Top 1 Magazine

Top One Magazine

That time Jackson shredded Trump in a federal court ruling

Judge Ketanji Brown Jackson may not have a long paper trail of distinctive federal court opinions for her Supreme Court resume, but she does have one flashy ruling that liberals love: Her savaging of former President Donald Trump’s sweeping claims of executive privilege.

Jackson, nominated for the Supreme Court by President Joe Biden on Friday, will undoubtedly change the high court’s makeup as its first Black woman justice. But legal experts say that when it comes to assessing whether she will shift the court ideologically, the jury is still out.

Jackson’s backers say they’re confident she’ll be a reliable and forceful liberal voice on the Supreme Court, although there isn’t a whole lot in her rulings over nine years on the bench that reflects an identifiable judicial philosophy.
But a key factor buoying liberals is the relish — and flourish — with which Jackson took on Trump in a couple of high-profile cases during her time on the district court in Washington.

When the House’s lawsuit seeking to enforce a subpoena against former Trump White House Counsel Donald McGahn was randomly assigned to Jackson in 2019, the consensus among court watchers was that Trump was likely to be fileted. What emerged from Jackson was an 118-page jeremiad that did not mince words in dissecting Trump’s claim that his advisers had an absolute right to ignore Congressional subpoenas at his direction.

“Stated simply, the primary takeaway from the past 250 years of recorded American history is that Presidents are not kings,” Jackson wrote, dismissing the longstanding argument as “a fiction” and “a proposition that cannot be squared with core constitutional values.”

Beyond that decision and another in which Jackson blocked the Trump administration from expanding the use of expedited deportation proceedings, there are few rulings with clear political overtones.

“There’s very little there that can legitimately be characterized as radical. She’s a judge who takes pains to find and apply the law in an evenhanded manner with a balanced tone,” said Tomiko Brown-Nagin a constitutional law scholar and dean of the Harvard-Radcliffe Institute.

Republicans seemed to concede that there wasn’t a lot in Jackson’s judicial record to view as outlandish or extreme. Senate Minority Leader Mitch McConnell noted that Jackson has only authored two opinions on the D.C. Circuit since she joined that court eight months ago. But he quickly said what makes him most concerned about Jackson is that liberals support her.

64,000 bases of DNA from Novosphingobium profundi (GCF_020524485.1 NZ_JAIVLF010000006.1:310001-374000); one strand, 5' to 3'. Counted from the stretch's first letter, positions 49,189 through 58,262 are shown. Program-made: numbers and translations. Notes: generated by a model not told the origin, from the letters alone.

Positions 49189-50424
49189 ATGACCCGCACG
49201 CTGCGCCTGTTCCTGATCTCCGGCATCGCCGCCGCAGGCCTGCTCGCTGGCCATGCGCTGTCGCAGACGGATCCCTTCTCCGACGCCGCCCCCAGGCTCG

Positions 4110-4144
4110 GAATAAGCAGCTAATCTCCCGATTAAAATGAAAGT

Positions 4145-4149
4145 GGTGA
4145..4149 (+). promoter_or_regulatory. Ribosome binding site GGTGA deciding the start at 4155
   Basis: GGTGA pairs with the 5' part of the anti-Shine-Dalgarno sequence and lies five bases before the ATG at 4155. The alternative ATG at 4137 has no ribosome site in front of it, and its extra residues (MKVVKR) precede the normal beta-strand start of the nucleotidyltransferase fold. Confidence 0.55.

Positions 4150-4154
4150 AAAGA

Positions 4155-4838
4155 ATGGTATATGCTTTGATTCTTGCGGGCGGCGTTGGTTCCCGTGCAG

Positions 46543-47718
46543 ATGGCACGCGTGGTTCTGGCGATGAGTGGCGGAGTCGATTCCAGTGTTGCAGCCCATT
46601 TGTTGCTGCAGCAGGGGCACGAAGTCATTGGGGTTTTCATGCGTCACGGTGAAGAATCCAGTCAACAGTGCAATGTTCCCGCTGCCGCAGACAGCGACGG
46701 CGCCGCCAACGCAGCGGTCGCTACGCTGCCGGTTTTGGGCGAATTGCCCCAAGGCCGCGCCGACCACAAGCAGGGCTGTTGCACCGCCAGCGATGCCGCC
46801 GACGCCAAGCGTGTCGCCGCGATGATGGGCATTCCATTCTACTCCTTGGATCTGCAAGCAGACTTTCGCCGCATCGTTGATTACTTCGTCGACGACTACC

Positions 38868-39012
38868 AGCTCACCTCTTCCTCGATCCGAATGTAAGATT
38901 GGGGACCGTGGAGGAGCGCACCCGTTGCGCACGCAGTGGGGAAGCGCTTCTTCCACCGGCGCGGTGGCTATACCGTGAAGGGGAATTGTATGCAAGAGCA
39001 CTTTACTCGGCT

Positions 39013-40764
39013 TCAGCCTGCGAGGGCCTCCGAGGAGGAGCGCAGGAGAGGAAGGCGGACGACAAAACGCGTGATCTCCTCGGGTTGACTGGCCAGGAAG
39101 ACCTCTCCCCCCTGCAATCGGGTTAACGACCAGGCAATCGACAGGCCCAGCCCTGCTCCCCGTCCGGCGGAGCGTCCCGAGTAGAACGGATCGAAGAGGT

“Judge Jackson was the favored choice of far-left dark-money groups that have spent years attacking the legitimacy and the structure of the court itself,” McConnell said.

Indeed, just as Republican presidents now routinely look beyond a nominee’s rulings or writings to assure themselves of his or her conservative bona fides, Democratic presidents and liberal groups do the same.

Their sense that Jackson would be an unapologetically left-leaning justice stems in part from her resume: Biden and his aides have proudly boasted that, if confirmed, she will be the first former federal defender to serve on the nation’s highest court. That’s the kind of experience that liberal legal activists have been for at all levels of the court, arguing that too many judges are former federal prosecutors and tend to harbor a pro-prosecution perspective.

Still, over most of his career, Biden has been more closely identified with tough-on-crime policies than with the criminal justice reform movement that remains ascendant in liberal circles.

Biden and his top aides seemed to take the back-to-the-future approach in public Friday as the president — and even the nominee herself — seemed eager to offer assurances that her work as a defense lawyer did not mean she was pro-criminal or anti-police.

“She comes from a family of law enforcement,” the president said, flanked by Jackson and Vice President Kamala Harris. He went on to quote a police union’s statement expressing confidence that Jackson would “treat issues related to law enforcement fairly and justly.”
Advocates for more professional and career diversity on the bench welcomed the mention of Jackson’s work as a public defender, but some found the appeals to law enforcement seemed like pandering to Republicans.

“This discussion around law enforcement felt like a political moment of wanting to set the stage for confirmation hearings,” said Judith Dianis of the Advancement Project, a civil rights group. “I would love to hear more about her experience as a public defender. I didn’t feel like that part was balanced.”